No Stress on Cres

It’s been a while since I wrote anything about alternative medicine and since I have patients now and a little bit more cases that I can relate to, I’ll start posting articles up on how to use preventive medicine at home!

So I moved here the weekend before the 1st of July.  I was in the City of Cres and waited for my colleague to come and drop me off in Martinščica, a small outskirt camping town and docking marina on the west coast of the Island of Cres.  As we pulled into the tiny town with a little over 100 local inhabitants, I immediately fell in love with the heart-shaped bay and the collection of houses that line the coastline after the serpentine drop from the top of the hill from the main road (9 km away).


I immediately felt relaxed and let my guard down as we sat at Sidro with my hyperactive nurse from Rijeka.  After a few dips in the sea, my colleague left and left me alone to open the small tourist clinic in the middle of Martinščica.  My nurse, full of energy, decided to clean up nature and made me clean all the pine cones, basically to make the clinic more presentable.  However, she quickly lost will and energy, leaving me to finish cleaning up the exterior and to clean up the trash that was laid around by the people who trimmed our trees.


I also lost a lot of energy and soon began to take more and more naps outside.  The temperature got warmer and the only way I could snap out of it was to jump into the sea, which was at that time a crisp 20 C.  Bura, a cold west wind coming from the mountains, was blowing cooling down the temperatures, but still I felt like something was always dragging me down.  I slowed down on smoking, which usually gives me a bunch of energy.  Nothing was working and I became worried.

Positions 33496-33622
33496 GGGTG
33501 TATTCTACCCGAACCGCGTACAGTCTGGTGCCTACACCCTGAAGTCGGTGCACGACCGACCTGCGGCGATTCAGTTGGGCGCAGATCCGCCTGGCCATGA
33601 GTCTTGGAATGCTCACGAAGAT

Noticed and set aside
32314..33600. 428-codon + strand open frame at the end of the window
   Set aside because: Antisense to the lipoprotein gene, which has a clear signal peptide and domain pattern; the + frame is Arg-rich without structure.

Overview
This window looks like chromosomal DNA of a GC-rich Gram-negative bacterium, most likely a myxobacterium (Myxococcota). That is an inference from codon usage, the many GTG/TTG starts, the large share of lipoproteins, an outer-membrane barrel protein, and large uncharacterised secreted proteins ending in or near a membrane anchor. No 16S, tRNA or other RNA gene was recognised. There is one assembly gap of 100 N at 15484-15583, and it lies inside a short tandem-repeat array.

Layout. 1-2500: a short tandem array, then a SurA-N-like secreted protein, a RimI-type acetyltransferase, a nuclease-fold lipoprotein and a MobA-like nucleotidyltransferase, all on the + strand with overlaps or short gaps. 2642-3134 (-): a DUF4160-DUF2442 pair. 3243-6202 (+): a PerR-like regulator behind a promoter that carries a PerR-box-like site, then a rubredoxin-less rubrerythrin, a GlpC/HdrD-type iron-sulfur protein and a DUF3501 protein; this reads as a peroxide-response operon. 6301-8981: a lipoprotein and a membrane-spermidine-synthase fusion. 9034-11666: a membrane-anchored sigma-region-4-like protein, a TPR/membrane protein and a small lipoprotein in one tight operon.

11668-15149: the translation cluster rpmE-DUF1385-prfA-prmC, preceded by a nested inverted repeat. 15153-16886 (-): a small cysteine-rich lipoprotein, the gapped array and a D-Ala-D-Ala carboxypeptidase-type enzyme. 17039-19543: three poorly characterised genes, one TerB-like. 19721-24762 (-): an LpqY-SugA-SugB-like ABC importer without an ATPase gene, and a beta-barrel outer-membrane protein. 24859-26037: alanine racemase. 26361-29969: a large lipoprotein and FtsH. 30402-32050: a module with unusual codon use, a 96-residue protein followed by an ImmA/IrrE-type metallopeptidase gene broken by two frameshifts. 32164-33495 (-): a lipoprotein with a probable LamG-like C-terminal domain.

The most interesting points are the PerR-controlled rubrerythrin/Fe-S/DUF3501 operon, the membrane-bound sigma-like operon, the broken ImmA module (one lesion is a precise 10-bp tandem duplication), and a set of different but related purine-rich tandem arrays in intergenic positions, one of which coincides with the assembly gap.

Then on one EARLY morning (thanks to mosquitoes), I woke up to a wonderful smell that filled the clinic and decided to go jogging, since the morning was cooled down by a drizzle from the night before.  I suddenly realized that it was a mixture of different aromas and narrowed it down to the aromas of pine, rosemary, lavender and immortelle. 

My sister, who is into aromatherapy for her clinics, got me interested in alternative, hippie techniques and therapies to sometimes disprove her methods, but more importantly find a reason why they seem to work.  I’ve always used lavender as a sleep aid, and during that morning jog, I realized that this entire island is full of wild lavender, rosemary, immortelle and pine!  That did not help the energy level as I took deep breaths of aromatherapy during my 3 mile run!  I eventually came back to the clinic, showered and passed out until my first patient woke me up from my aromatherapy-induced nap.

I also learned from a newly acquainted friend, who is from Martinščica, that there were cases of people with asthma or chronic obstructive pulmonary diseases that have left Cres cured of their chronic pulmonary diseases.  This is my theory why.


According to, Cres has the least inhabitants in the whole of the Mediterranean.  Therefore, there is a lot of preserved flora and fauna.  Since it falls on the 45th parallel, Cres has both continental and Mediterranean climates.  This mixes the local flora into both evergreens and pines to seasonal plants.


Pine is good for bronchial infections as it is both antibacterial and an antiseptic.  Making an oil out of pine and using it as aroma therapy can fight against lower respiratory infections.  Pine oil also works as an expectorant, breaking up mucus and clearing it out from your lungs.  Steam inhalations work the best to clear up the lungs, but because the Island of Cres is covered with pine and the aroma is carried through salty winds, the people living on this island is constantly breathing in aromas of pine and its beneficial properties.  Pine is also great as a muscle relaxant, which is probably the same reason why I am having troubles getting motivated to move about and jog or bike.